Energy icons


Energy M&A update: Q2 2018

As crude oil production fell from Q1 to Q2, plans for enhancing fossil and solar energy power in the United States emerge, as new technologies and opportunities from big business and government departments rose. This Energy mergers and acquisitions (M&A) update provides Deloitte Corporate Finance LLC insights and market data analysis that shed light on M&A trends in the energy industry.

Energy trends

  • US oil production remains robust in April1: US crude oil production in April dipped slightly to 10.467 million barrels per day (mb/d) from March’s record high output of 10.469 mb/d. Much of this production can be attributed to high output from the Permian Basin, the largest oilfield in the United States. These strong production levels are expected to continue going into the future. In particular, production in the Permian Basin is projected to double between 2018 and 2023.
  • Department of Energy (DOE) invests in fossil energy power systems2: The DOE has chosen 15 projects to receive $8.8 million in funding for R&D projects that will enhance fossil energy power systems. The program is divided up into three areas of interest: sensors and controls technology, innovative concepts for water management in coal power generation systems, and improvements to coal combustion power plants. This funding is part of the DOE’s Fossil Energy Crosscutting Technology Program.
  • Growing Pipeline for Utility Solar Projects3: Utility-scale PV makes up the largest share of solar installations in the United States, with 1.4 GW coming online during Q1 2018. An additional 3.8 GW of planned utility PV projects were procured in Q1 2018, representing the first growth in the utility PV pipeline since Q2 2017. With several large proposals underway, such as Portland General Electric and Rocky Mountain Power’s request for 100 MW production facilities each, analysts expect to see continued growth in the utility-scale PV pipeline.
  • Blockchain technology enters the supply chain4: Blockchain, the technology most known for its use in cryptocurrencies, is becoming increasingly prevalent in energy systems today. A community program backed by blockchain enables the consumer to purchase power directly from local storage or the solar panels of their neighbors and reduce power network constraints at peak times. The idea of a decentralized energy system is appealing, however, further evolution of the regulatory model is needed.

This newsletter is a periodic compilation of certain capital markets information. Information contained in this newsletter should not be construed as a recommendation to sell or a recommendation to buy any security. Any reference to or omission of any reference to any company in this newsletter shall not be construed as a recommendation to sell, buy, or take any other action with respect to any security of any such company. We are not soliciting any action with respect to any security or company based on this newsletter. This newsletter is published solely for the general information of clients and friends of Deloitte Corporate Finance LLC. It does not take into account the particular investment objectives, financial situation, or needs of individual recipients. Certain transactions, including those involving early-stage companies, give rise to substantial risk and are not suitable for all investors. This newsletter is based on information that we consider reliable, but we do not represent that it is accurate or complete, and it should not be relied upon as such. Prediction of future events is inherently subject to both known risks, uncertainties, and other factors that may cause actual results to vary materially. We are under no obligation to update the information contained in this newsletter. We and our affiliates and related entities, partners, principals, directors, and employees, including persons involved in the preparation or issuance of this newsletter, may from time to time have “long” and “short” positions in, and buy or sell, the securities, or derivatives (including options) thereof, of companies mentioned herein. The companies mentioned in this newsletter may be: (i) investment banking clients of Deloitte Corporate Finance LLC; or (ii) clients of Deloitte Financial Advisory Services LLP and its related entities. The decision to include any company for mention or discussion in this newsletter is wholly unrelated to any audit or other services that Deloitte Corporate Finance LLC may provide or to any audit services or any services that any of its affiliates or related entities may provide to such company. No part of this newsletter may be copied or duplicated in any form by any means, or redistributed without the prior written consent of Deloitte Corporate Finance LLC.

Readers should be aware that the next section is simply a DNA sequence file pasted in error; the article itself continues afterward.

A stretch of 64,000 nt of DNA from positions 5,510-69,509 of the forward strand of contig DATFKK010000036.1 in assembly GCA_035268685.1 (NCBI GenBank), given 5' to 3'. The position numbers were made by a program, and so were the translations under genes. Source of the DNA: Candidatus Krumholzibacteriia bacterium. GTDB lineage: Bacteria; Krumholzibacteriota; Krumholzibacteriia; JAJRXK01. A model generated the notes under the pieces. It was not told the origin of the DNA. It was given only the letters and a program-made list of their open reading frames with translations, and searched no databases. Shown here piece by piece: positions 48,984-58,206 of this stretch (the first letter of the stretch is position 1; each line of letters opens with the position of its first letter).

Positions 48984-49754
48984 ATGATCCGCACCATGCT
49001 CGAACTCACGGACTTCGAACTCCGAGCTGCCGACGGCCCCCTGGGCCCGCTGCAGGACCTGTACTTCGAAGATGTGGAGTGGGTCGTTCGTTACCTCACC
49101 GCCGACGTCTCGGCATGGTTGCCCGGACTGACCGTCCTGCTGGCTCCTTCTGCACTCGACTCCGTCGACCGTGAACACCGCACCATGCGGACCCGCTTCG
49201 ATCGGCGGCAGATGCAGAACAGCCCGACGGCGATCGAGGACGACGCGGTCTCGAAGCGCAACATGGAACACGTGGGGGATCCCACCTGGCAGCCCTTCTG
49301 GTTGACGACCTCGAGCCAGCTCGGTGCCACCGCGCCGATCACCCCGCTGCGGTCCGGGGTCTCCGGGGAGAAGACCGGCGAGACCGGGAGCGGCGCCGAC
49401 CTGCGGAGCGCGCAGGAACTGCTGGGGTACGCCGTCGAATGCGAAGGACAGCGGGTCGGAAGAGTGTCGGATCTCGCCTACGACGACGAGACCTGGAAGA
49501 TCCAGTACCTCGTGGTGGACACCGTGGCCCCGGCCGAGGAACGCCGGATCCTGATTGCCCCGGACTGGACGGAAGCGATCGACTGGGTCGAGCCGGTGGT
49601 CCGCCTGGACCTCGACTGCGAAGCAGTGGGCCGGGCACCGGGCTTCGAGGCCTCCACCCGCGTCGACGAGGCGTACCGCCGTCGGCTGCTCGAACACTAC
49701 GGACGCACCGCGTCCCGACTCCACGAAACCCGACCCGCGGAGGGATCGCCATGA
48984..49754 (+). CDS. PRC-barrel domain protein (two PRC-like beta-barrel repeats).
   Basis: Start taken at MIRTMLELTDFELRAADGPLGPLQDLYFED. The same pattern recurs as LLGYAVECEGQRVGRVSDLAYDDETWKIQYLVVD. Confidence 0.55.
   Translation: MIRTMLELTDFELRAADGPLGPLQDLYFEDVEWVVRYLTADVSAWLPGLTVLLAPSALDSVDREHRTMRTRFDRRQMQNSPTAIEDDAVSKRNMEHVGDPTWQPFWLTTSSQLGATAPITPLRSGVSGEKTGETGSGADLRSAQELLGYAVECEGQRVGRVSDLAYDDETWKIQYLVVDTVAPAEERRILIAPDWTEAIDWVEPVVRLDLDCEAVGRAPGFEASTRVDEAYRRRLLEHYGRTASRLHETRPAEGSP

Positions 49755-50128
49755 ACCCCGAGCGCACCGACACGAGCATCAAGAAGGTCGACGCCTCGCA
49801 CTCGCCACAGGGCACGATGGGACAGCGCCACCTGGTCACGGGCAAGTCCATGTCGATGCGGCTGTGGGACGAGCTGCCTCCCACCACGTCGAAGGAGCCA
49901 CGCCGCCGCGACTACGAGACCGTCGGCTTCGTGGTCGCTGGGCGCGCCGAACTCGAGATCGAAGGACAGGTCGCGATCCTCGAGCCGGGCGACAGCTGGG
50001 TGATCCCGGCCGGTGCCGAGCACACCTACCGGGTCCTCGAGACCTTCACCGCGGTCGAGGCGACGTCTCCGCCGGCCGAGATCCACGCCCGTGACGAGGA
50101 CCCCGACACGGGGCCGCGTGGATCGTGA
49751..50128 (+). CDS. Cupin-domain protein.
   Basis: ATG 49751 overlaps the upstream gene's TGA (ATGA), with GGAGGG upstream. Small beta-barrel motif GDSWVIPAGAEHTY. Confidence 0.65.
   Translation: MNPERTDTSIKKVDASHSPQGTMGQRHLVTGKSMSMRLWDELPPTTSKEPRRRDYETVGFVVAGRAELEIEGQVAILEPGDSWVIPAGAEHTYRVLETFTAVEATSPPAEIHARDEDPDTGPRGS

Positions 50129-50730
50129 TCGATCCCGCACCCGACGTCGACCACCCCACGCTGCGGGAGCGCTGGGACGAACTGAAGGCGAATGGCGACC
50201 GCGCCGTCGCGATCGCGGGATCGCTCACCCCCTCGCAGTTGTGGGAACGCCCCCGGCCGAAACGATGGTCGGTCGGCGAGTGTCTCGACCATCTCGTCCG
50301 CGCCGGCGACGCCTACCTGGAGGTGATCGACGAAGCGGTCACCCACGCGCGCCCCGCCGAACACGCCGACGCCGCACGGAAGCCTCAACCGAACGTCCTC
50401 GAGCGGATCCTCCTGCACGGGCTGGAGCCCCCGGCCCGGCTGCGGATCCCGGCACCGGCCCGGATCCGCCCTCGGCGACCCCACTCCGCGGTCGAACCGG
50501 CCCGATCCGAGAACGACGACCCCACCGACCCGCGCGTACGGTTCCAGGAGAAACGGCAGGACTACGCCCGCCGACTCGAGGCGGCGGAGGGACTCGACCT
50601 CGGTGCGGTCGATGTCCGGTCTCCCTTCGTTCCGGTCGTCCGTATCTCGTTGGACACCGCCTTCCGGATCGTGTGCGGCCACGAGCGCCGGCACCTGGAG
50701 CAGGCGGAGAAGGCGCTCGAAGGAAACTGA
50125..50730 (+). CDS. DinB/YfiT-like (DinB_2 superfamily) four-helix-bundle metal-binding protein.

1 Devika Kumar, “EIA: US crude output dips in April to 10.467MMbpd,” Rigzone, June 29, 2018,, accessed July 10, 2018.

2 “Department of Energy invests $8.8 million in innovative technologies to enhance Fossil Energy Power Systems,” Department of Energy. June 30, 2018,, accessed July 10, 2018.

3 “US Solar Market Insight,” GTM Research, June 30, 2018,, accessed July 10, 2018.

4 David Flynn, “How blockchains can empower communities to control their own energy supply,” PHYS. July 12, 2018,, accessed July 10, 2018.

Did you find this useful?